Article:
4 Common Mistakes You're Probably Making While Doing Push Ups
Have you been doing pushups wrong forever?
Anyone who has even the slightest interest in working out, has probably tried to do a push-up at least once in their life.
They are one of the oldest and most widely known exercises on earth.
But, due to its simplicity; it is either overlooked or not performed properly.
Sports Scientist Brando Hasick, insists that 'the pushup is a fundamental element of any strength training program."
Although, there is more to push-ups than getting on all fours and moving up and down.
Hasick explains, 'Knowing the proper technique is important: It'll reduce your risk of injury, improve core strength, and for those looking to burn more calories, you can join the party too."
'All too often people overlook the benefits this exercise can provide; It can do a tremendous job of defining your abs, triceps, shoulders and torso. Every muscle in the body has to do its part for the push up to take place, " says Hasick.
Like most Calisthenic exercises, push ups teach your muscles to work in harmony with each other. To perfect the pushup, it's about establishing an efficient coordination of the muscles, but also the mind.
In simple terms, once it fires, it wires. Hasick explains that the development of a mind-muscle connection, will ensure you maintain the correct posture and technique, and that you activate the right muscles.
By forming mental habits, and repeating the same mental signals over time, the signals become easier to create and, over time more powerful in their application.
"By doing something repetitively with conscious thought, it will allow your body to begin to perform it unconsciously, known as autonomous movement," says Hasick.
Now, when it comes to push ups, there's doing push ups and then there's doing push ups well.
Hasick has put a list together, of the 4 most common mistakes people make, and how each of these can be fixed to utilise the push up to it's full potential.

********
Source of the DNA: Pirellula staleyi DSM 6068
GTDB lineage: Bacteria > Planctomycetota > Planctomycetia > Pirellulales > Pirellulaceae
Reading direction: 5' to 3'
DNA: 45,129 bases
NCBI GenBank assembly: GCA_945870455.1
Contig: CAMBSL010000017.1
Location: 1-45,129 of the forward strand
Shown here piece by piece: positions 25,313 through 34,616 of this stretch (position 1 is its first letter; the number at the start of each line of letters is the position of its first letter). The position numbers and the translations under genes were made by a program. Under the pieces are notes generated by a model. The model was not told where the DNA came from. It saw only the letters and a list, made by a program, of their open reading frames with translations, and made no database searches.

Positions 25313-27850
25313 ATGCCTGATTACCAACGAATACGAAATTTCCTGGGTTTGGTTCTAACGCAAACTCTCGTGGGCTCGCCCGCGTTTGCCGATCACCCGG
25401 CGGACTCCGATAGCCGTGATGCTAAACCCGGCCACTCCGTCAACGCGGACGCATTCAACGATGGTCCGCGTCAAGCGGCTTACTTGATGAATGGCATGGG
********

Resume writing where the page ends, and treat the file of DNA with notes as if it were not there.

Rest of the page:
The most common mistake, "The chicken wing".
By placing your arms wider than your shoulders, you put yourself at risk of developing a nasty case of shoulder impingement. Along with that you will probably find some anterior deltoid tightness, and will also provide no stimulus for the pectoralis major (pecs) whatsoever.
The Quick Fix: Tuck your elbows against your ribs, allowing your shoulders to sit backwards and down in a scapular (shoulder blade) retracted position. This opens up your pecs and anterior shoulder, allowing the force production to be made through the pecs, triceps and serratus anterior without compromising the position of the head of the humerus inside the glenohumeral joint. Simply put, you won't get a kinked shoulder and sore traps if you do it this way.
It's going to be harder, so if you need to, do them on a box or a raised apparatus to reduce the load.
You Only Concentrate On The Push
The move is called the pushup, but that doesn't mean you can ignore the decent. Hasick says, 'Avoid letting gravity do the work for you. The eccentric, or (lowering phase) when time is spent under tension (TUT) also helps to build strength."
The Quick Fix: Aim for 3 seconds of controlled eccentric loading on the way down. Ensuring you are squeezing the floor with your fingers and maintaining a hollow body position by squeezing your abs.
Your Butt Rises Or Sinks
Push-ups are a great ab exercise, but if you aren't maintaining a perfect hollow body, this is a clear indication that you're not engaging your core.
The Quick Fix: Engage your glute and abdominal muscles by squeezing the cheeks together and sucking the belly button in. This will help tense your butt and raise your lower back. Pretend like someone is about to slowly poke you in the belly button and you're trying to move your stomach out of the way to avoid the poke (sucking upwards). Keep the hands pressing firmly into the floor to maintain flared shoulder blades at the top of the back. This not only ensures full extension, but also enables the stabilising muscles within the shoulder girdle to become active and provide stability.
You're Only Doing Half A Push-Up
Far too often people don't go deep enough or high enough, but you can't improve or get stronger, by doing a half push-up. Producing a full range of motion will ensure that all of the fibres are being recruited and producing force for longer. Despite what the "gym bros" tell you, hitting full range at the top of a push up and ensuring lock out, is not a rest position.
The Quick Fix: Try to straighten your arms at the top of every push-up and be conscious that your upper arms/triceps are fully extended, with your hands pressing the floor away and flaring your shoulder blades.